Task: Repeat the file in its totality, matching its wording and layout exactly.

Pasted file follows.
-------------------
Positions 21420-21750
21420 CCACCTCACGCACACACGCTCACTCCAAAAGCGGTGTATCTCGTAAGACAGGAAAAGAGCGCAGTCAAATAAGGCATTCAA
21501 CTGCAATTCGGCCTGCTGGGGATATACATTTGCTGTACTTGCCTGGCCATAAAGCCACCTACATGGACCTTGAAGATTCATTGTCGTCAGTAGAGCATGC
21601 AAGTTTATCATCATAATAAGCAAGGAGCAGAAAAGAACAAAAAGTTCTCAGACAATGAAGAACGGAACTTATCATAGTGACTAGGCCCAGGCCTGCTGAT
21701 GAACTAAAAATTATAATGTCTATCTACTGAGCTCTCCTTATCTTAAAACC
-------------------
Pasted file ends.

Positions 21420-21750
21420 CCACCTCACGCACACACGCTCACTCCAAAAGCGGTGTATCTCGTAAGACAGGAAAAGAGCGCAGTCAAATAAGGCATTCAA
21501 CTGCAATTCGGCCTGCTGGGGATATACATTTGCTGTACTTGCCTGGCCATAAAGCCACCTACATGGACCTTGAAGATTCATTGTCGTCAGTAGAGCATGC
21601 AAGTTTATCATCATAATAAGCAAGGAGCAGAAAAGAACAAAAAGTTCTCAGACAATGAAGAACGGAACTTATCATAGTGACTAGGCCCAGGCCTGCTGAT
21701 GAACTAAAAATTATAATGTCTATCTACTGAGCTCTCCTTATCTTAAAACC